Off duty: Heinrichs retires after 33-year career in law enforcement
WORTHINGTON — For the first time in his life, Chris Heinrichs is contemplating the reality of not donning a uniform, vest, badge and gun to go to work each day.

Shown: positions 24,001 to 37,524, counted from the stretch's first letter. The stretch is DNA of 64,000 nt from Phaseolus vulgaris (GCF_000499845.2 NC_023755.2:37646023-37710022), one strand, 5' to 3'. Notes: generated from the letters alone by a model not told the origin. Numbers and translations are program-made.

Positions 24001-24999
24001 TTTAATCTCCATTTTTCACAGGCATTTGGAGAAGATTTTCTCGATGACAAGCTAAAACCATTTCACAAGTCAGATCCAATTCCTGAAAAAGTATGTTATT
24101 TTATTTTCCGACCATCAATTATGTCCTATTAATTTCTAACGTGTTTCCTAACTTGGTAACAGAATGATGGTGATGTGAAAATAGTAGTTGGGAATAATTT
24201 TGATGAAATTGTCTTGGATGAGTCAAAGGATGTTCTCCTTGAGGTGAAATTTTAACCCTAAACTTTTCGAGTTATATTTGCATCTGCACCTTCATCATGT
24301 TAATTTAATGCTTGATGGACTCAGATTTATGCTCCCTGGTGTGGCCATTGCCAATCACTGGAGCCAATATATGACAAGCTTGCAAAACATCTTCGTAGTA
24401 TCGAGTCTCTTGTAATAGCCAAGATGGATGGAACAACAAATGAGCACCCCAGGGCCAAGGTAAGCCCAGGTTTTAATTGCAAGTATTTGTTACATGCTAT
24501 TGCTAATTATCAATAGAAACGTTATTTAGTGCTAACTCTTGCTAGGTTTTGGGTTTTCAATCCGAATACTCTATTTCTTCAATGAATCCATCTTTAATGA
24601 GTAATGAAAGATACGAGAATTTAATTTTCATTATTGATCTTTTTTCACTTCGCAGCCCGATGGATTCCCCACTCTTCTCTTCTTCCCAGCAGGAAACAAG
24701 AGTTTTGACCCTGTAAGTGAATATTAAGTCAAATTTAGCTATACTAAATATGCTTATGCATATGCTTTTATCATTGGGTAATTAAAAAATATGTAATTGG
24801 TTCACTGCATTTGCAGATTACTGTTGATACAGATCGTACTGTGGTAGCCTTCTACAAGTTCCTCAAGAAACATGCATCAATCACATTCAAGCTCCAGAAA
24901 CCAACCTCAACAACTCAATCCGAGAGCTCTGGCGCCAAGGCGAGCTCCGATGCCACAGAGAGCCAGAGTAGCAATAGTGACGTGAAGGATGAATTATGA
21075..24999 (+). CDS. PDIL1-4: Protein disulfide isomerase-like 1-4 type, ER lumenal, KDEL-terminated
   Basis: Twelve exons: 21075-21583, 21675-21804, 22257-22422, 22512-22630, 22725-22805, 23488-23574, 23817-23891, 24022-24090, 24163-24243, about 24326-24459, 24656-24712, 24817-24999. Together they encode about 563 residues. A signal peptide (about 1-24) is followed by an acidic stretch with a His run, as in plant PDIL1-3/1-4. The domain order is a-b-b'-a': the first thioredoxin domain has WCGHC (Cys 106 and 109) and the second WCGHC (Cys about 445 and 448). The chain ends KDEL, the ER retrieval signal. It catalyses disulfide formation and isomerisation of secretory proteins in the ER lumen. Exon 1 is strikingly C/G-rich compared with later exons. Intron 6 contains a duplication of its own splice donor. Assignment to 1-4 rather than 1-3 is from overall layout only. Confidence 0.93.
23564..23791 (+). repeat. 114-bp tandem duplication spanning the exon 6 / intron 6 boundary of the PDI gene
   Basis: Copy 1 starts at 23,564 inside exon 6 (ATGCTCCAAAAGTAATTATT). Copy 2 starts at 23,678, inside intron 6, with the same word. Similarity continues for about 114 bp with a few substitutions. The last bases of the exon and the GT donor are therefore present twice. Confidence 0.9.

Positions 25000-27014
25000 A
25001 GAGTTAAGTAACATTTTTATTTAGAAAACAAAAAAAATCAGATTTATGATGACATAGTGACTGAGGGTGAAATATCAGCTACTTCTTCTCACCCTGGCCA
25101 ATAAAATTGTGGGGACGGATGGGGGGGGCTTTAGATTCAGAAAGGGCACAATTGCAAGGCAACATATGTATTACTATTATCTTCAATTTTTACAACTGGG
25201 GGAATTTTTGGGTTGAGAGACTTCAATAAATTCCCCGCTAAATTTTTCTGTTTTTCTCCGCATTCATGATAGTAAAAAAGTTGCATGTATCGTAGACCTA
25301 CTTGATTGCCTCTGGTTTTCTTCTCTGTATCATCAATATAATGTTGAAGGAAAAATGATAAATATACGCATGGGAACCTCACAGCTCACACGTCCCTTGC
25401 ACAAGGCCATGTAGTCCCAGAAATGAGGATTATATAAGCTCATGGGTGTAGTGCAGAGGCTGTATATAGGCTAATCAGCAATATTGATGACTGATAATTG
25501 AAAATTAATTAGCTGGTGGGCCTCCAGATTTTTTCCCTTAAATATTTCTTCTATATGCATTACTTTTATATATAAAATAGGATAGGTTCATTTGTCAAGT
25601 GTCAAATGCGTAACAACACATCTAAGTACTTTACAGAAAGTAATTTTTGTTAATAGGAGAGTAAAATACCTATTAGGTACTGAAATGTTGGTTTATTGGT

As far back as he can remember, Heinrichs always wanted to be a police officer, and this week he officially retired from a law enforcement career that included stints with both the Worthington Police Department and Nobles County Sheriff’s Office.